The Department of Student Life’s redirection also involves a new model for the Department of Career Development along with its first director in two years.

“We wanted to take a different look at how we were developing the career readiness of our students. Two years ago, our [Career Development] director Stacy Wiley resigned, and some other staff members resigned as well. So we had the chance basically to start from scratch,” Bonfiglio said. “I went on a little study tour, read a lot of articles, went to some seminars, read some books all about career development and then presented to the cabinet and to the college foundation a plan to reconstruct Career Development.”

Stack Lombardo took on the role as associate director of the Department of Career Development in November 2018 after her previous role as the associate director for the Career Development Center at Buffalo State College.

Stack Lombardo’s goals involve refocusing the department from just a scope on graduating seniors.

“[We’re asking] how can our department support retention efforts on campus? And also how can our office support faculty in the work that they’re doing with either undecided students or helping students identify more of their options with their major and providing a support to the different academic departments,” Stack Lombardo said. “So not really just the senior job search type of stuff, but really coming in and trying to formulate that career plan early on and identify a major that they really feel connected with.”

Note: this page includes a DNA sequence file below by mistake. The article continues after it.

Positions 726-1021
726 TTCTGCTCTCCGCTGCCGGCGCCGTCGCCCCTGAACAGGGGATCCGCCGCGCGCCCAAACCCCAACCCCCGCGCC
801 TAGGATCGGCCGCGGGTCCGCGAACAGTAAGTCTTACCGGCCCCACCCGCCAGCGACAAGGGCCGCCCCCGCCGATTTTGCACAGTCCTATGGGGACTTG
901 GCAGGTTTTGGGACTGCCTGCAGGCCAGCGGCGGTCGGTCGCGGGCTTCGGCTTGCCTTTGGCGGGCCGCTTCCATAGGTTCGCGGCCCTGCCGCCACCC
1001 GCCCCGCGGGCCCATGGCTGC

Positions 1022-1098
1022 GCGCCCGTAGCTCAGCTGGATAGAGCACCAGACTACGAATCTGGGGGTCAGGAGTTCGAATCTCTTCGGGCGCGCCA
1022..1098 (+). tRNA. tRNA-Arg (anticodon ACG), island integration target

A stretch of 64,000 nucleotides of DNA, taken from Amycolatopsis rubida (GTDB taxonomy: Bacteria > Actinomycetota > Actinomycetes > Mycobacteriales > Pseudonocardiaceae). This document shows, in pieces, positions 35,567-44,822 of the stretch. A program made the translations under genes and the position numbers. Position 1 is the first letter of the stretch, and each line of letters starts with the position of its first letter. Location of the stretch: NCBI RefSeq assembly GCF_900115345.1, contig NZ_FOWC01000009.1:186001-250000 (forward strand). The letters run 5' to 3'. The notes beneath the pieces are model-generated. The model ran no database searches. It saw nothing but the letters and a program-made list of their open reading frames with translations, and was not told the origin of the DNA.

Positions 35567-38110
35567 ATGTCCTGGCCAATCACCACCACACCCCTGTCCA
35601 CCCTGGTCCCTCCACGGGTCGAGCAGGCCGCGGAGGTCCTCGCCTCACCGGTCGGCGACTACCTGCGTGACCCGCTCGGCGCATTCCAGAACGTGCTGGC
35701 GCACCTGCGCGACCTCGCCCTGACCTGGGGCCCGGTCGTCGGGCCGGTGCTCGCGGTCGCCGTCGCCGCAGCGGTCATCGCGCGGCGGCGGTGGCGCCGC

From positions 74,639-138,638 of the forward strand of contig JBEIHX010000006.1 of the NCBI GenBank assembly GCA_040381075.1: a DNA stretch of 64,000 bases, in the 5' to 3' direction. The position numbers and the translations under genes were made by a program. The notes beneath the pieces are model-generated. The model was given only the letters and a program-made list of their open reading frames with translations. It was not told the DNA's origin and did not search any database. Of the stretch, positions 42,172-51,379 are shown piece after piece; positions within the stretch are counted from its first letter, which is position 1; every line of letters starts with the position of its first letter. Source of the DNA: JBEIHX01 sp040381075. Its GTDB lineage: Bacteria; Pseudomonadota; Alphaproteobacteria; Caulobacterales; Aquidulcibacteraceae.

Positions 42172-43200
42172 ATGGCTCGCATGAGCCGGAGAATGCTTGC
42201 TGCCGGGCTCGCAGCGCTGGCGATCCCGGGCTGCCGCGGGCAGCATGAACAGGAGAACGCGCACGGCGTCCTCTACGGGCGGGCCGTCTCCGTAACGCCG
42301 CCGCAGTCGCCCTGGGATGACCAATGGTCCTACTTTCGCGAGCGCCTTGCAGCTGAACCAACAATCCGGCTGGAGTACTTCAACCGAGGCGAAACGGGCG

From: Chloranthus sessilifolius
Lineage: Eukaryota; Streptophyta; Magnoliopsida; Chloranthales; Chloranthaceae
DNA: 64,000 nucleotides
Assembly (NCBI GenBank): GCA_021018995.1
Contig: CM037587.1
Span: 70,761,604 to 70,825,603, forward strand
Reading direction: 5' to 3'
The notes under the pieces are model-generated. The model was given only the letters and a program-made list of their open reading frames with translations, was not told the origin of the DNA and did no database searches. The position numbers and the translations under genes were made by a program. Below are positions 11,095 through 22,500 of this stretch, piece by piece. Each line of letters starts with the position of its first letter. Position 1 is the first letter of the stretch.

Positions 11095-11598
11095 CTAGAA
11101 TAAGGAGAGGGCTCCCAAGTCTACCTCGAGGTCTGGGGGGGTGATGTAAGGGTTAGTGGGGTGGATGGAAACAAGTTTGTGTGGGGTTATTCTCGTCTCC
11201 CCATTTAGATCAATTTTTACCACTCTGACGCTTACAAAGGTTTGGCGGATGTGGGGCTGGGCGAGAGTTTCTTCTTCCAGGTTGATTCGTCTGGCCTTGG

Bonfiglio claims that a main objective of restructuring both Student Life departments is to reformat the college’s structure from time to time.

“I’ve been here a good while and it’s important for an organization to take a good look at itself and then hit the refresh button every now and then.  Every time you hire you have a chance to bring in some new ideas and some different approaches,” Bonfiglio said. “And we have a lot of very accomplished staff here doing good work and to compliment those folks with some new approaches to me ensures that our students are going to be well served.”